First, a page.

Forestry Tasmania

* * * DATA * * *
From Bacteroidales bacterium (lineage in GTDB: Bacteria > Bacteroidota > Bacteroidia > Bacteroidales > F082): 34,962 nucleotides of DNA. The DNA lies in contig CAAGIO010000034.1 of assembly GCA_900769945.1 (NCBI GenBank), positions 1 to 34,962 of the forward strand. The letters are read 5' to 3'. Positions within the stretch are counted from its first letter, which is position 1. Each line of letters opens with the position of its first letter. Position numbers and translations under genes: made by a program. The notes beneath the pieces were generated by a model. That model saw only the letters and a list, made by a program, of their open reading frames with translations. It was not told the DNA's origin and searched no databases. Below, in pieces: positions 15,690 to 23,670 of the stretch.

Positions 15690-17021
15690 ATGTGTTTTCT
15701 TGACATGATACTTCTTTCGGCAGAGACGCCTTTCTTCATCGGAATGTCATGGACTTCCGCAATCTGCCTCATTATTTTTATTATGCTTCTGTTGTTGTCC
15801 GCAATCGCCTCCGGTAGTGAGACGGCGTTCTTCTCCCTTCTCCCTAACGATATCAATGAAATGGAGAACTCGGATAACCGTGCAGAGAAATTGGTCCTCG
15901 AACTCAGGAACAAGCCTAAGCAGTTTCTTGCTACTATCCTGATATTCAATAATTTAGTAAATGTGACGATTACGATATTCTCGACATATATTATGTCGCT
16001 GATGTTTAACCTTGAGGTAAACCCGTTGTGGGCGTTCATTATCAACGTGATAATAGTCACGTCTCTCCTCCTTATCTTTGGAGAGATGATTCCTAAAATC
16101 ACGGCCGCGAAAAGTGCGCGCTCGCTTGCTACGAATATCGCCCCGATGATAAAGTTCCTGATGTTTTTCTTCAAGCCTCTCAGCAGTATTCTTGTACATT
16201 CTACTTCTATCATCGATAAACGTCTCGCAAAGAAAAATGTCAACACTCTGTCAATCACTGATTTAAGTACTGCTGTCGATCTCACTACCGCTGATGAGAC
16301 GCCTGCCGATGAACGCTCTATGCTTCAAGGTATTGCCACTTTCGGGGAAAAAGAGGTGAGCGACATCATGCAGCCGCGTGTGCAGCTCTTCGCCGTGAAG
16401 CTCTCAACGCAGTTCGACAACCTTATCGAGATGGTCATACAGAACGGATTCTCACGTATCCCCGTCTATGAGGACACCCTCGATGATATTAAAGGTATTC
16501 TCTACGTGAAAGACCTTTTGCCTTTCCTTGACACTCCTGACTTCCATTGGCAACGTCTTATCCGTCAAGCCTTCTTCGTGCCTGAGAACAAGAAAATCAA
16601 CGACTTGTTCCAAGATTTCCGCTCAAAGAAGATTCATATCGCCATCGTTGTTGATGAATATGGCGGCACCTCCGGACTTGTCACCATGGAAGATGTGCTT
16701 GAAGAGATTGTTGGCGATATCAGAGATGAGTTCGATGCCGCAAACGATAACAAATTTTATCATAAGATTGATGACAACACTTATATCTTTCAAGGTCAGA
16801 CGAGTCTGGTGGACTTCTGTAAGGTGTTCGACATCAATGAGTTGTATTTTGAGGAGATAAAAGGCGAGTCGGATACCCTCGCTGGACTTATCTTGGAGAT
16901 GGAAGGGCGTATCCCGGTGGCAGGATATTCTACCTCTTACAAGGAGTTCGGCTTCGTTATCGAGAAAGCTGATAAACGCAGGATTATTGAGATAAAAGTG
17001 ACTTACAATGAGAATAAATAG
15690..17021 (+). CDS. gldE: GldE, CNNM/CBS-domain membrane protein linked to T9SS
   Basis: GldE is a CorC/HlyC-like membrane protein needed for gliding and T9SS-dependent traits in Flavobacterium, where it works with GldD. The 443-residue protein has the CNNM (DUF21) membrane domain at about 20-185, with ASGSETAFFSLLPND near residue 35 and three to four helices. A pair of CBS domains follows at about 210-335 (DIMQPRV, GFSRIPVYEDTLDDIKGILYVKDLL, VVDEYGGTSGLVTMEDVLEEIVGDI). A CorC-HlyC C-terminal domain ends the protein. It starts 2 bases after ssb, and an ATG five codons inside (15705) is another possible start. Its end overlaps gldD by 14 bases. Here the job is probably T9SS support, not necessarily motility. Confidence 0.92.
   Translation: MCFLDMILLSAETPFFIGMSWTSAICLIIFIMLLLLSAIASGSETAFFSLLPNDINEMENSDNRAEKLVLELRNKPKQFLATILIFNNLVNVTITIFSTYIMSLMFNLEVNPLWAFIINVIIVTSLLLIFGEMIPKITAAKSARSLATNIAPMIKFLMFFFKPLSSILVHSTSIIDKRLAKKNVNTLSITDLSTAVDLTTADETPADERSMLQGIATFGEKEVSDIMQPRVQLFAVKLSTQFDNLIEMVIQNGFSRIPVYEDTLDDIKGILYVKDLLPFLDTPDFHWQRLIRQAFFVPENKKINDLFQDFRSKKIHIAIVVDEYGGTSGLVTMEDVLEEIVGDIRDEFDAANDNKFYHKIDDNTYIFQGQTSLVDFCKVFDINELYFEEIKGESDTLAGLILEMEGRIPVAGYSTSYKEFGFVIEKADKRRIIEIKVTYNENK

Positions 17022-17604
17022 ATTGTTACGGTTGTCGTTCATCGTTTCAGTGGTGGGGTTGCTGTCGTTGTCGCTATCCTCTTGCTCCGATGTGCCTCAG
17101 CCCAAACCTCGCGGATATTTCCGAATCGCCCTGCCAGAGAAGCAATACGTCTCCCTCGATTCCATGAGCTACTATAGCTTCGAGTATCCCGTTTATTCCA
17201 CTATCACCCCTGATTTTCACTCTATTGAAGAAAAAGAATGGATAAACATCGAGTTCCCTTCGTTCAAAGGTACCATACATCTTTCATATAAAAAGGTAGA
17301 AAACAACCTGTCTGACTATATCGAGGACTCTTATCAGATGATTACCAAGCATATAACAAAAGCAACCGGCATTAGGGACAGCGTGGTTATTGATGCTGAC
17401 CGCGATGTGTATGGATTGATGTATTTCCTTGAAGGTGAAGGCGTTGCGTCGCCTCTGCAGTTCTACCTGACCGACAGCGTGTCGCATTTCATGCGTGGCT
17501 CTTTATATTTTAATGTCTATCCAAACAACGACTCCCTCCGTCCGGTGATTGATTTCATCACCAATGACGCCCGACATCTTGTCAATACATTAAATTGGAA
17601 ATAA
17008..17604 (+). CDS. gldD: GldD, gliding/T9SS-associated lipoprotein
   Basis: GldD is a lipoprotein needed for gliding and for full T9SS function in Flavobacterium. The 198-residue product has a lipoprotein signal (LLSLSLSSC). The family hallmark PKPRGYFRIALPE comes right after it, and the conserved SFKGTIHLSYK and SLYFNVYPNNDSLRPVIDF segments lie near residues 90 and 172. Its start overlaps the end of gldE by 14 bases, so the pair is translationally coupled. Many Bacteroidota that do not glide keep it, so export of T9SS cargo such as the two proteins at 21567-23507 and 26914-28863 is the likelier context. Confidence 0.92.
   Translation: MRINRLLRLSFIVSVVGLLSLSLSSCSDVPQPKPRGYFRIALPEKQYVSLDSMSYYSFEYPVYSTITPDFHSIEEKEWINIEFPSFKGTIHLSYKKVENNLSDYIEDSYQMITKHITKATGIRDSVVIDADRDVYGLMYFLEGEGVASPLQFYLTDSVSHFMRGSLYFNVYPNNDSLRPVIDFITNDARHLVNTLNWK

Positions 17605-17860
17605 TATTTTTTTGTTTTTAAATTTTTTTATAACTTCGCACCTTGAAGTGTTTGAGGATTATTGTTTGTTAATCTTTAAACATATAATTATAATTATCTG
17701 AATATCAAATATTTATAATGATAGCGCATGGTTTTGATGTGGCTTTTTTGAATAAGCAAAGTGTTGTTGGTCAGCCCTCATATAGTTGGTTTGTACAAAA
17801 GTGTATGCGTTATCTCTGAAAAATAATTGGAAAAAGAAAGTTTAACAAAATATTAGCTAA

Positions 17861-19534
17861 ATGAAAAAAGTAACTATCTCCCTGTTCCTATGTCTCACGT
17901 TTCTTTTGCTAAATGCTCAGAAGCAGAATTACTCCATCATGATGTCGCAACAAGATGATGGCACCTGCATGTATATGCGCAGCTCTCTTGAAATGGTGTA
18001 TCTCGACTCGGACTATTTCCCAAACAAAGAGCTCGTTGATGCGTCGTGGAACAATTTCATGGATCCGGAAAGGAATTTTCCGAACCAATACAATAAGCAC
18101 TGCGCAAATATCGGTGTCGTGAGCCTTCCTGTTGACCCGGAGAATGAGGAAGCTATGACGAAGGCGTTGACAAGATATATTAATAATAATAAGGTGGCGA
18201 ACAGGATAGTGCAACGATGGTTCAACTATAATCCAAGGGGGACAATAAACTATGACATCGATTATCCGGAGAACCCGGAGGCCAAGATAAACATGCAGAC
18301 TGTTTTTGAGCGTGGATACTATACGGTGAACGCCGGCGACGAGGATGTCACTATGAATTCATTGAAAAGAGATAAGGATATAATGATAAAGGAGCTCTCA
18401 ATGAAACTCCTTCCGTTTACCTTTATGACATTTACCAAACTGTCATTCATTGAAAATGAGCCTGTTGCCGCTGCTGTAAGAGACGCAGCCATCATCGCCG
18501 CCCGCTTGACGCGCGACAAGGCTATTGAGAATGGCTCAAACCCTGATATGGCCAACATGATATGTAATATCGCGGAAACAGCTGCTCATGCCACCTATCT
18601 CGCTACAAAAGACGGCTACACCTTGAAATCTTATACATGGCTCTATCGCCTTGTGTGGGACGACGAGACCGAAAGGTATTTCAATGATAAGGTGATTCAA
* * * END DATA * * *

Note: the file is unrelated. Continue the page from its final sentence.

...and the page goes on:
The Upper Florentine Valley, in Tasmania’s south, is an area well-recognised for its landscape and old growth forest values.  No less than ninety percent of the Upper Florentine catchment is protected for conservation values, or is otherwise unavailable for timber harvesting. In 2008, a three-member World Heritage Mission visited Tasmania to investigate the Tasmanian Wilderness World Heritage Area (TWWHA) and nearby forestry activities.  The Mission found that perceived impacts from forestry on the TWWHA are well-managed.  It also found that the forests outside the TWWHA are well-managed, for both conservation and economic objectives.  The Mission reported that there was no need to change the boundary of the TWHHA in order to deal with perceived threats to heritage values from forestry. Ten percent of the Upper Florentine catchment is available for sustainable timber production. These areas are important sources of high quality eucalypt sawlogs and veneer logs, which are processed by Tasmanian mills, thereby generating employment in our regional communities.  The wood production areas of the Florentine also provide a supply of Tasmania’s prized special species timbers, such as myrtle and sassafras, which are in demand with artisans, craftspeople, and visitors to our State. Native forest will be maintained in the Upper Florentine.  All areas that are harvested are regrown as native forest, from seed collected on site. No chemical pesticides or fertilisers are used in this process. Under new silvicultural practices developed by Forestry Tasmania, special species timbers in the Upper Florentine will be harvested through non-clearfell methods such as variable retention.  These methods of harvesting allow for special timbers to be cut according to market conditions, and for it to be managed on long rotations of 200 years. 
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